Reston is a great place with lots of jobs and plenty of shopping, and it is conveniently located to just about everything except reasonable priced housing.
Every area has its threshold of housing prices. In some places you have to be an executive to afford a home, in others teachers can buy homes. It all depends on the area, the density of housing, the cost of land, the price of labor and a number of other factors.
We have all been through a roller coaster ride on housing prices. When my daughter bought her townhouse in Reston, she had to race other buyers to the good properties. Today things have changed, but housing is still pretty expensive in Reston.
Here on the coast, you can buy a new three bedroom, two bath home with 1,600 square feet for under $170,000 and still be less than fifteen minutes from the beach. If you can deal with a smaller home built a few years ago, you can get a home for $160,000 or under. A new home like the one pictured in the post in a gated community like Bluewater Cove where I live will cost you something over $300,000 but less than $400,000 unless you want to be on the water.
All those prices look pretty cheap compared to what it costs to buy a single family home in Reston. The big difference is jobs. Jobs are scarce on the coast of North Carolina, but the cost of living including property taxes is also very attractive to most people including retirees.
We end up with lots of small business owners, people who cannot live without the ocean, and some people who enjoy our warm climate no matter what their age.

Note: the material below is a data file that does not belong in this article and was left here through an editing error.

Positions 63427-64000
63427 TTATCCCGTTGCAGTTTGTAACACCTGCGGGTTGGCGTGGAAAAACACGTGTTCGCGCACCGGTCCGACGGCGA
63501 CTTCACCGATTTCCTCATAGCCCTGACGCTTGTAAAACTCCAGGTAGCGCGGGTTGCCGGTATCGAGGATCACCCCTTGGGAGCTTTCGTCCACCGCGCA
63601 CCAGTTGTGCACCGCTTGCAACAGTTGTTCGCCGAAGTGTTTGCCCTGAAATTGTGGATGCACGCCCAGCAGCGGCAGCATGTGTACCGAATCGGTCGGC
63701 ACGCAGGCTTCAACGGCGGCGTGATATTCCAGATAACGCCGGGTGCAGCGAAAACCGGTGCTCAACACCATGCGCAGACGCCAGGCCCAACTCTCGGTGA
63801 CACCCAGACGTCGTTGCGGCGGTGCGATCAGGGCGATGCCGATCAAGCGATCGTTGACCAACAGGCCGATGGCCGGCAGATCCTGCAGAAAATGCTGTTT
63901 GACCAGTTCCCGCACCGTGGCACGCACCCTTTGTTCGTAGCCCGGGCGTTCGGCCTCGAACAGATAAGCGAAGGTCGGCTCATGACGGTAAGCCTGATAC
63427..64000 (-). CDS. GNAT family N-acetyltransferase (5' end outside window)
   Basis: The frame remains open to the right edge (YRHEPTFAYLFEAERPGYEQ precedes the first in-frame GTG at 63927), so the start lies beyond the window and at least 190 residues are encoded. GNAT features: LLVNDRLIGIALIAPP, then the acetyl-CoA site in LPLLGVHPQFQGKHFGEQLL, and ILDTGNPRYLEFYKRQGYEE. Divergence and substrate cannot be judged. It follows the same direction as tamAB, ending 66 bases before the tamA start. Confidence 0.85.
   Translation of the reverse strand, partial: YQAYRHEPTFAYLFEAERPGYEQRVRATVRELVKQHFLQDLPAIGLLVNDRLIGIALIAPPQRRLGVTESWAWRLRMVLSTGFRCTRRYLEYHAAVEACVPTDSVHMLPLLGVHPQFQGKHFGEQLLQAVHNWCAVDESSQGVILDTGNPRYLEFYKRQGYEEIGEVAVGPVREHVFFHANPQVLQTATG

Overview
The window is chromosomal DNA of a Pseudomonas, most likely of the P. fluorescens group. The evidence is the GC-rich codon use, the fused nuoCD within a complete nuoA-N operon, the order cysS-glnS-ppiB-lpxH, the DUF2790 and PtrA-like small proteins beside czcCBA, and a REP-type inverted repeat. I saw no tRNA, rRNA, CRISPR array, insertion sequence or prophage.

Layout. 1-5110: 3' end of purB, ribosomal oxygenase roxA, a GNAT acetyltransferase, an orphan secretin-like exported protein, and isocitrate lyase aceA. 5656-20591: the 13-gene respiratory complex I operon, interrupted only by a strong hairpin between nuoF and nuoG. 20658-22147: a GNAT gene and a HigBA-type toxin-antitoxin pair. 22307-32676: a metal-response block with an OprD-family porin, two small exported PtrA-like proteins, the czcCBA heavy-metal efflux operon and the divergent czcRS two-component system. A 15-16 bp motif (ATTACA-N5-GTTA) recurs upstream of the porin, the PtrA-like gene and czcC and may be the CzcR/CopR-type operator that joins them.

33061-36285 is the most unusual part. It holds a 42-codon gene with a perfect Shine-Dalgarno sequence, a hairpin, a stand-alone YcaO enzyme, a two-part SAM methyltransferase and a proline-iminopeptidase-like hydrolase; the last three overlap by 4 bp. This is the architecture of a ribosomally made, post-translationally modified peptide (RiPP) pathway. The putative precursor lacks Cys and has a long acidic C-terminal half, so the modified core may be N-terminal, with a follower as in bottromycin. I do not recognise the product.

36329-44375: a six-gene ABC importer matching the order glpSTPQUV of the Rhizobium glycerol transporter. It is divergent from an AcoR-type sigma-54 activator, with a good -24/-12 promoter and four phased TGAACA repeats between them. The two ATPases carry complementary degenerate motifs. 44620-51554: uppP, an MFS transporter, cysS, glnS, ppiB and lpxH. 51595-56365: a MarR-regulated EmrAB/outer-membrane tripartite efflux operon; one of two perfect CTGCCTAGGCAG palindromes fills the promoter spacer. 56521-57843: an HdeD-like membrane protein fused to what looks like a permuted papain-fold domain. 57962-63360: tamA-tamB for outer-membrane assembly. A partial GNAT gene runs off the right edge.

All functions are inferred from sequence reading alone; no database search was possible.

Every time I write about the Crystal Coast on the blog Crystal Coast Living, I think about how different our area is from places like Reston. We might have half a dozen traffic jams a year lasting a few minutes when everyone tries to check into their rental properties at the same time on the fourth of July weekend and a few other popular weekends.
Other than that there are lots of differences besides housing prices. It should not come as a surprise that we have lots of space since we have a 158,000 acre National Forest on one side and miles and miles of an undeveloped National Seashore on the other side.
Because of all the space and fewer people, it gets dark here at night. There is no glow, and you can see the stars in the skies. We also still have old fashioned events like a covered dinner supper at church. It is not a stretch to think that by November all the new waitresses who came in during the summer will know you. The old ones never forgot you.
As I remember those days creeping along the toll road to Tyson's early in the morning, I wonder why you cannot have the jobs of a Reston in a place where people can afford to live. I still remember my area associate when I was director of federal sales for Apple. She had to drive an hour and forty five minutes morning and night in order to get to an area where she could afford a home. She would have been very well paid by standards down here.
It is a stretch to think that lots of Reston style jobs will ever make it to the North Carolina coast. However, the loss falls more on the companies who fail to understand how much more productive people can be when they do not spend half their lives commuting.
Those of us who manage to scrape by down here have a lot of fun, and the air we breath is first rate. The sky is blue and the clouds are white. When our feet need some work, we just go for a walk on the beach.
It is a good life even without fancy jobs. I can even handle the mowing job for my yard without too many complaints.